‘Deadpool’ Review

 ‘Deadpool’ Review

At one point in Deadpool, High Moon’s take on Marvel’s foul mouthed anti-hero, you’re presented with a quick time event in which you get to slap Wolverine across the face. Now what makes this particular quick time event worth noting is that it can go on for a long time, multiple minutes in fact. After a few button presses you can choose to exit out and carry on with regular gameplay. Should you choose to continue, however, you’ll be greeted with an impressive amount of unique one-liners. The reason I’m mentioning this is because it’s the peak of Deadpool’s comedic endeavours and pretty much the only laugh that you’ll actively take part in.

As a character Deadpool is meant to be funny, famous for constantly breaking the fourth wall, and gleefully so. In his game however, Deadpool struggles, as High Moon takes the approach of saturating the game with as many potential jokes as possible. ‘Cause one of them has to hit eventually, right? It’s true there are some hilarious moments in Deadpool, but these moments are far outweighed by the amount of jokes which land so wide of the mark you’ll wonder where exactly they were aiming in the first place. Most of the actual laughs come from in-game tooltips giving hints or objectives and as mentioned above the jokes that result from actual gameplay are few and far between.


Ultimately these shortcomings could be forgiven if the actual gameplay of Deadpool was any good. Sorry to be the bearer of more bad news, but Deadpool isn’t a very good game either. A hack ‘n slash with gunplay, there’s potential to ride on the recent DmC’s coattails–or at least there would be if the mechanics were anywhere close to satisfying. Whether you’re using his trademark swords or the two other unlockable weapons, slashing and stabbing at enemies just feels dull. It’s a combination of poor feedback, from a visual and mechanical standpoint, and the fact that you will be hacking away at enemies for far too long. Combat sections feel artificially lengthened, enemies have almost ludicrous amounts of health and you will rarely be fighting less than 20 of them in one encounter. Tedious doesn’t quite cover it, especially as you get further into the game and bigger, stronger enemies with even larger health bars enter the mix.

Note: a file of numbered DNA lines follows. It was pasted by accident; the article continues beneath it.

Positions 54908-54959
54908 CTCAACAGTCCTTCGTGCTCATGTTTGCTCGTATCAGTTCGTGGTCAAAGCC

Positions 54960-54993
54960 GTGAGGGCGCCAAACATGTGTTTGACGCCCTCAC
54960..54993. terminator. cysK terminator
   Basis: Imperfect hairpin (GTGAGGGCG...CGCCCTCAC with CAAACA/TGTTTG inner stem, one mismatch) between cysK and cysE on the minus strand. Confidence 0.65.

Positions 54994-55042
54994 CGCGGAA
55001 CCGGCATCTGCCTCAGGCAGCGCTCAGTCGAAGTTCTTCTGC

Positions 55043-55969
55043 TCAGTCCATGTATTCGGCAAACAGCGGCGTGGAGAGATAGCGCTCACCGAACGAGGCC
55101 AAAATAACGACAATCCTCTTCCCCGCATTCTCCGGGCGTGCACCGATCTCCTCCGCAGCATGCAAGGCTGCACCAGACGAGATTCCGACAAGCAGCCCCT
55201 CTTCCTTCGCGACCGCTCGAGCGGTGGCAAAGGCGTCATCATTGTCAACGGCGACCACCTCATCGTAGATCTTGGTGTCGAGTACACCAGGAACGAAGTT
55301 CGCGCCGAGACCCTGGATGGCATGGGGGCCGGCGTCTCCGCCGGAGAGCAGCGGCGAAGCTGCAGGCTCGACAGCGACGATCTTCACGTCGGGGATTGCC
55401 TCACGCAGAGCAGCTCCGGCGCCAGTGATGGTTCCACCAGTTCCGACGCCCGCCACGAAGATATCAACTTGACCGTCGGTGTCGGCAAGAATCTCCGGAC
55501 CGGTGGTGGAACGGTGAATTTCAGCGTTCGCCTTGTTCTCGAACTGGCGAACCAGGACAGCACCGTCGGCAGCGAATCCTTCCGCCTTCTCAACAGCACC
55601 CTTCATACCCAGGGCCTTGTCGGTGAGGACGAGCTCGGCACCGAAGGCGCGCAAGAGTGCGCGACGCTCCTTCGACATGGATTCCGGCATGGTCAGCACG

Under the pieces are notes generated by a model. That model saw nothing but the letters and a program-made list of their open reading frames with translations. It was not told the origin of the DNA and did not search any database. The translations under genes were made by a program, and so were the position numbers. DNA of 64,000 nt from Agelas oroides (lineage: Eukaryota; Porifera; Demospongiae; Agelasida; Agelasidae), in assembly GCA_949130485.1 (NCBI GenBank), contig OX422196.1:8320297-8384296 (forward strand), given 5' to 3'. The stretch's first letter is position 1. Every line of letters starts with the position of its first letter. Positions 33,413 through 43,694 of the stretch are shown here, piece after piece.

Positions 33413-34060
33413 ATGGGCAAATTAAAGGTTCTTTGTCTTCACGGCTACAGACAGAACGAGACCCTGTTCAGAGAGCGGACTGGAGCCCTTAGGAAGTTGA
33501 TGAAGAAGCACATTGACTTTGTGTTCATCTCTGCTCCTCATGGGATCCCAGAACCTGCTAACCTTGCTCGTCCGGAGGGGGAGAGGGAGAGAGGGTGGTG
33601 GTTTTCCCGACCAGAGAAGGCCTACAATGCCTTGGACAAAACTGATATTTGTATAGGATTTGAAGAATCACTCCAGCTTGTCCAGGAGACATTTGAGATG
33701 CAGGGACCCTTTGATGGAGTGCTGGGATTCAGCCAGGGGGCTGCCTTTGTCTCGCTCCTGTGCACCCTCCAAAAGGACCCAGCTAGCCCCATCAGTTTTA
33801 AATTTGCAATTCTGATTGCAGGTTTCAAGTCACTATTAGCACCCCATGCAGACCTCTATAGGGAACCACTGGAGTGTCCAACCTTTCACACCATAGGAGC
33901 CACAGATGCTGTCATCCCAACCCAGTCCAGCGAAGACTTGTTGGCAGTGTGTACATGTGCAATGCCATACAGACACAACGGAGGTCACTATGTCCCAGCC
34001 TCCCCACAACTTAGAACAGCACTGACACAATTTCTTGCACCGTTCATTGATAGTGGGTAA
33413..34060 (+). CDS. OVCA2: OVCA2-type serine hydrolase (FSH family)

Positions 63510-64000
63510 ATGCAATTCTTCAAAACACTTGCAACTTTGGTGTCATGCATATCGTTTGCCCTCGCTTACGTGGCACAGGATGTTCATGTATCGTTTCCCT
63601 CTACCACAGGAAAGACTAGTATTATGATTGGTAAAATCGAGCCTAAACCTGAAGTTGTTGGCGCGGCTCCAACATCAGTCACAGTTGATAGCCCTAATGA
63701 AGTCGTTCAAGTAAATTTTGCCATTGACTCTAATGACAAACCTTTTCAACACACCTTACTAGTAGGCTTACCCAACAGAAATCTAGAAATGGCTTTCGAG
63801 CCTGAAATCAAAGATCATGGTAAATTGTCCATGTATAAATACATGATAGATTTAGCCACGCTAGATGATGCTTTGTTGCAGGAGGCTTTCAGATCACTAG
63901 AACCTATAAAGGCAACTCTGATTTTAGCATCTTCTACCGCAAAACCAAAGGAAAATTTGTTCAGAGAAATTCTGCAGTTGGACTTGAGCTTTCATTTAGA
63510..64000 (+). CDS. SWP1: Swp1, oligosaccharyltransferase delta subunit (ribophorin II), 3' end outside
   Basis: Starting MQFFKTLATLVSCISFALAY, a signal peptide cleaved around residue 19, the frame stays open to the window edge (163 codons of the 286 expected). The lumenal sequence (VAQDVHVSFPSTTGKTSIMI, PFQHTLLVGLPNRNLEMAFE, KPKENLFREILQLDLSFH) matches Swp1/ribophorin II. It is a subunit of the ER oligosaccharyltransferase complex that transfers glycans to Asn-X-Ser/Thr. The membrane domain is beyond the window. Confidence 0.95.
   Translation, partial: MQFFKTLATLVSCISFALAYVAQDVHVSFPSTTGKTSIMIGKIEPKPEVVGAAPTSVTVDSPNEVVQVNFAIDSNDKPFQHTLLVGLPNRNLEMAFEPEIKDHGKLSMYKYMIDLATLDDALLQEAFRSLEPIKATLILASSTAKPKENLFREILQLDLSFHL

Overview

Gunplay feels like an afterthought, managing to feel even less satisfying than the melee combat. If you’ve ever played a shooter like Call of Duty, Battlefield or even something like Borderlands, you’ll know the satisfaction one can get from just firing a weapon. Now imagine the opposite of that, guns which just make you think “was that it?” All the weapons are upgradeable and you’ll certainly notice the effects, as enemies go down quicker than before, but that does nothing to make the experience more enjoyable.


Lack of feedback is Deadpool’s biggest issue, one which permeates every aspect of the game. Melee and ranged combat lack oomph, and to make matters worse you will often barely be able to tell you’re close to death (until you’re actually dead, that is). Even after hours of play, I still couldn’t understand why some attacks from regular enemies would occasionally kill me in a matter of seconds.

At its best Deadpool is clever, vulgar and wholly unique. Sadly, that best could be shown in a five minute YouTube clip. At its worst, Deadpool is an inconsistent, boring, unfunny and just downright bad game.

Deadpool was developed by High Moon Studios and published by Activision. A PS3 copy of the game was provided for review purposes.

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